Friday, April 16, 2010
Premiered at Steppenwolf then Playwrights Horizons, The Pain and The Itch is a satire of liberal suburbanites so focused on their correctness they don't perceive the rot in their own house.
It unfolds in two time periods. A present time, an afternoon in January and the past, the previous Thanksgiving evening. In the present parents Kelly and Clay are recounting the events of the previous Thanksgiving to Mr. Hadid. Their daughter, 4, wanders in and out and their baby cries occasionally. Kelly and Clay try to tell the story in the best possible light. The action fluidly shifts into that past moment. In addition to Kelly and Clay, Clay's mother Carol, and brother Cash are also present for the holiday meal. Cash has also brought his young, eastern european girlfriend.
In the first scene Mr. Hadid is visiting and Clay and Kelly play host. A tone is set, Kelly and Clay avoid getting to any point by talking about themselves - establishing their world-view (their 'type') - and more importantly a mystery is planted that isn't revealed until the final scene of the play. The incongruity of Mr. Hadid, an older man in a skull cap, a recent immigrant, in the suburban living room of these young parents who are prattling on, asks a question - and the rest of the play un-ravels the answer.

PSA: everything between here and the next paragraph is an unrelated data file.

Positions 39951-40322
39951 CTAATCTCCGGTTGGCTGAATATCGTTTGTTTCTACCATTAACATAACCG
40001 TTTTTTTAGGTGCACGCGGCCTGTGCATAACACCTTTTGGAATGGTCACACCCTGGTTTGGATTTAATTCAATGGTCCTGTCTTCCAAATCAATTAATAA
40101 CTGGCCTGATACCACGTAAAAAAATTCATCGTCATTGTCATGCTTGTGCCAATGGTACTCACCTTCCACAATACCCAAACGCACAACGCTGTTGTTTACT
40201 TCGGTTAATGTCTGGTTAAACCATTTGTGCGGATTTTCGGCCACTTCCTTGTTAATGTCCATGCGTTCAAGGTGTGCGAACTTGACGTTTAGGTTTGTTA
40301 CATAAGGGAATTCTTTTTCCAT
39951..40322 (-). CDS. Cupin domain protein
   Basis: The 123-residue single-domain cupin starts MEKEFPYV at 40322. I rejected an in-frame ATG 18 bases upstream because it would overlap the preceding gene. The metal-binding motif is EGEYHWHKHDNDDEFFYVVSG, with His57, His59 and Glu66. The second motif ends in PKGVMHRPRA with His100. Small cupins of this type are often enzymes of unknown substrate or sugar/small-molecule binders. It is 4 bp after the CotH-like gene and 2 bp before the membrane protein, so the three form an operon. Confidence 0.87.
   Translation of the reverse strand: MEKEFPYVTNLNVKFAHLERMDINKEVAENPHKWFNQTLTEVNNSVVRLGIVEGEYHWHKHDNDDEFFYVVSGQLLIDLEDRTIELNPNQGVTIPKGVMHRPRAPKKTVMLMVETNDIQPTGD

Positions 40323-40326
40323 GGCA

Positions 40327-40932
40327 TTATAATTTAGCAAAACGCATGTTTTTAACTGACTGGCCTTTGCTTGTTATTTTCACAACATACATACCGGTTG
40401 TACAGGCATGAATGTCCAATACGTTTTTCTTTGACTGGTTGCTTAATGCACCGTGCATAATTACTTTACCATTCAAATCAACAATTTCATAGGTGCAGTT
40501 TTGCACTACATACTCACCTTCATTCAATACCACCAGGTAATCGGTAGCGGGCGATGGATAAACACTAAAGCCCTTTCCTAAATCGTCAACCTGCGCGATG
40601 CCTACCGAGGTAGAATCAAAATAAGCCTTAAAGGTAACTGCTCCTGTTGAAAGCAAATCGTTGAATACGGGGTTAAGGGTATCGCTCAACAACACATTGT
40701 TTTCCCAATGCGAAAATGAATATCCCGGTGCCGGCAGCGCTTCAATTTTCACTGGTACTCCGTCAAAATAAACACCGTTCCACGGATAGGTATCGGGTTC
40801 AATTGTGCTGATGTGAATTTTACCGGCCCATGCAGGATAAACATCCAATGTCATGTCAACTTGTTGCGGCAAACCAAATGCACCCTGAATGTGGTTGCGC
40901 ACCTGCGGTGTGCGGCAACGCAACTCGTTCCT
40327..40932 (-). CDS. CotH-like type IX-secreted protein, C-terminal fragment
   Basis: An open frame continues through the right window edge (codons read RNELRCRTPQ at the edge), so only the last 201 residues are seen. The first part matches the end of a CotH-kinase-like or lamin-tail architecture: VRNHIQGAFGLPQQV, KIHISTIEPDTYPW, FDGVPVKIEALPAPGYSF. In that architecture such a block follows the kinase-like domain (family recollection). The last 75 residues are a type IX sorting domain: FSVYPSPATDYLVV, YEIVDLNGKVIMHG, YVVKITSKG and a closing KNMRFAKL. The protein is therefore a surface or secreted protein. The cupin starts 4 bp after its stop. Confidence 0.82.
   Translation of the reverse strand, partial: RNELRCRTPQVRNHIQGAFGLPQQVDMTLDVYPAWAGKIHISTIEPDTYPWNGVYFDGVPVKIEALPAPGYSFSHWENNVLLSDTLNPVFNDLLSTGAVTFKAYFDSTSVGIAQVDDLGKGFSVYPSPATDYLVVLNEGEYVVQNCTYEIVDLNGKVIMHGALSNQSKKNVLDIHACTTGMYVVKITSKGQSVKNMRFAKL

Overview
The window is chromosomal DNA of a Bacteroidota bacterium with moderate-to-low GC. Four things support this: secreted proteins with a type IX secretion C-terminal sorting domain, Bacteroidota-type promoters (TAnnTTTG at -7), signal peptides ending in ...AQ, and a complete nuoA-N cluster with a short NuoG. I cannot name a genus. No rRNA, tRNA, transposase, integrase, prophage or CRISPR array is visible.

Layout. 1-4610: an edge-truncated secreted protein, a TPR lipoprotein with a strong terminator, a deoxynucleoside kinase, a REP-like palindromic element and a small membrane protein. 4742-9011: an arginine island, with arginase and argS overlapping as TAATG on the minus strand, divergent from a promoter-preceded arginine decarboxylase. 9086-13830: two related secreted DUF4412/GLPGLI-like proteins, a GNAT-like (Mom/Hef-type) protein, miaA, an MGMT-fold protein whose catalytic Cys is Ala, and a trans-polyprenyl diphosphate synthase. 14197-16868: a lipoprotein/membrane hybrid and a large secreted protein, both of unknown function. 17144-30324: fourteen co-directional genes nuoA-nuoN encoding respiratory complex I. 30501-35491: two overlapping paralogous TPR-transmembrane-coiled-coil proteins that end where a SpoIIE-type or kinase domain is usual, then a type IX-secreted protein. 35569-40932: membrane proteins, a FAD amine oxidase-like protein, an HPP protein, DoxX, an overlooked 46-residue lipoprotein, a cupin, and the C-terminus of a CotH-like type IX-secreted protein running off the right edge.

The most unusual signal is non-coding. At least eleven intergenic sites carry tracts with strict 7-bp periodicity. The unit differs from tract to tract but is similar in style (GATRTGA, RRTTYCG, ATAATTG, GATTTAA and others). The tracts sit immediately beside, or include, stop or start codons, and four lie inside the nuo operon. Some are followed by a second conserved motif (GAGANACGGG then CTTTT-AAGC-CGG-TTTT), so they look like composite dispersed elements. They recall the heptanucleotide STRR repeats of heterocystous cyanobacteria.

By moving between the two time periods there is the occasional relief from the claustrophobic thanksgiving meal this family is attempting to have. These scenes are pitched high, the conflict and animosity burbling up and the 'pain and itch' of the title growing, literally, more insistent. Before it is too much though the play leaps back to the present. The parents re-telling their side of the story and Mr. Hadid calming listening, quietly - non-judgmentally - taking in this young couple.
And the mystery unravels by the end. And really, the effect is more horrible than you were expecting. Satire indeed. And a condemnation of particularly strident attitudes.
Saturday, April 3, 2010
Produced in NYC by Clubbed Thumb in 2003, The Typographer's Dream has three characters who speak directly to the audience (most of the time.) They talk about their jobs.
There is a Typographer, a Geographer, and a Stenographer.
There are 76 scenes, some very short, some not so short. They talk about their jobs, defining these three, specific lines of work. They talk about how their jobs have changed over the years. How they relate to their jobs, how much is work and how much is business. How much pressure they feel. How they fell in love with what they do - and fall out of it.
They encroach on one another, commenting on each others lives, on choices they should or should not make.
The language is precise. The rhythms of the play are specific. A casualness set out from the beginning lets this sneak up on you until by the end - the specific has begun to encompass the world and the reach of each of their experiences and perspectives, which may have seemed narrow at the outset, resonates with the weight of the changing world and particularly America's place in it.